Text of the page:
And finally my message to David Cameron. David, your Conservative party can be the solution, we all can be part of that solution, yet in all this we must know how bad things are and the playbook you currently use needs to change, the US can no longer be seen as a potential ‘solution’, they burned that bridge by themselves. Our Commonwealth can grow towards the empire it was, we have the skills, we have the innovators, we have the drive and (most of us) the loyalty to the crown, yet in all this, not enough drive towards a Commonwealth Union has been made. The SNP is partially evidence of that. They now realise that their oil revenue is not making it work, they need to realise that together we are stronger. Yes, perhaps that will be as an independent Scotland, but then it should still be a Commonwealth Nation, we must propel on all sides to show both the US and China that the UK is the 5th largest economy, yet as a United Commonwealth we can surpass China and become the second largest economy! The next 12 years will be about the innovators that propel ideas in many fields. We will see a growth in Trade Marks, in Patents and in Business solutions and all this will be resulting in new avenues of growth, yet as a single nation the UK can no longer compete to the extent it needs to. The costs are too high, the NHS is the first and clearest piece of evidence.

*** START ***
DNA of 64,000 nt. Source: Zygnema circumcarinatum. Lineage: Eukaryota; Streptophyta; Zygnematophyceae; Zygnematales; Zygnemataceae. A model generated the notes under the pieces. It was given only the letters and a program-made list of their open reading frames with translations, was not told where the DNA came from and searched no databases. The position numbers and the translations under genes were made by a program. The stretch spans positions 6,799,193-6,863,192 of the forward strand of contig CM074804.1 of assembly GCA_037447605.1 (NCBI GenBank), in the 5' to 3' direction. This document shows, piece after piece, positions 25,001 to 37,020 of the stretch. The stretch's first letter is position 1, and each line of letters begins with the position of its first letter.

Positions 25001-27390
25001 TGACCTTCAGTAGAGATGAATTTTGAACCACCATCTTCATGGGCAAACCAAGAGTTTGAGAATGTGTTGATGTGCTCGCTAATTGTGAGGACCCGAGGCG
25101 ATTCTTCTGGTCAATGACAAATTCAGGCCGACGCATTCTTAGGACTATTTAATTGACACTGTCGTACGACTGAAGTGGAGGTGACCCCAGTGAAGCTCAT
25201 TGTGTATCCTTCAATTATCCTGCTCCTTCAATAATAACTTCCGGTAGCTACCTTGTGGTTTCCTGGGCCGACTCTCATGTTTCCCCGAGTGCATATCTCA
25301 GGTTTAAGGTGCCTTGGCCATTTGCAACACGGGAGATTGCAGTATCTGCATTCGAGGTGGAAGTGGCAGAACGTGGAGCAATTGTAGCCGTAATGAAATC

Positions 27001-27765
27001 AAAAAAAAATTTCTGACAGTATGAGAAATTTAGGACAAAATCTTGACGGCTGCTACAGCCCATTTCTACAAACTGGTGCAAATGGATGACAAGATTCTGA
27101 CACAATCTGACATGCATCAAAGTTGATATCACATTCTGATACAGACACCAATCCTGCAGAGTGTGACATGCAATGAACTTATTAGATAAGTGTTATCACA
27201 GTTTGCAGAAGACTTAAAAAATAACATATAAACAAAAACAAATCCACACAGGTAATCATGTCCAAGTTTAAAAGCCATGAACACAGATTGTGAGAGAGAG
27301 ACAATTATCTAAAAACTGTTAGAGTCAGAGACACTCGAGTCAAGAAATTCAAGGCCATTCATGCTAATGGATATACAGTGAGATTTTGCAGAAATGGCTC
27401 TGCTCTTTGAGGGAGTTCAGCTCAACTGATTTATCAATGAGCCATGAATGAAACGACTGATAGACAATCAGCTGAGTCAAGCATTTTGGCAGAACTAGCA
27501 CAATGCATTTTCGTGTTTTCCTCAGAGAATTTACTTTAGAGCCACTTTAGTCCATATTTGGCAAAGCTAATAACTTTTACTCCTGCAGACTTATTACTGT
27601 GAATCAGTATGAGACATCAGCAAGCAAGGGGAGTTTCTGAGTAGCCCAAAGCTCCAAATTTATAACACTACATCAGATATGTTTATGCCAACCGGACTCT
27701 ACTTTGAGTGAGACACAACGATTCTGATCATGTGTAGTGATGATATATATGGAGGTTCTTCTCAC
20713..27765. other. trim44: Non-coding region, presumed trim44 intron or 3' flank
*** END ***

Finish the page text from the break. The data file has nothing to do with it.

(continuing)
So economic sickness can be cured, it needs the right medication and this can be administered by acquiring the right medication, the current providers have shown that they are not up to the task!
I leave it to the honourable David Cameron to set the right course!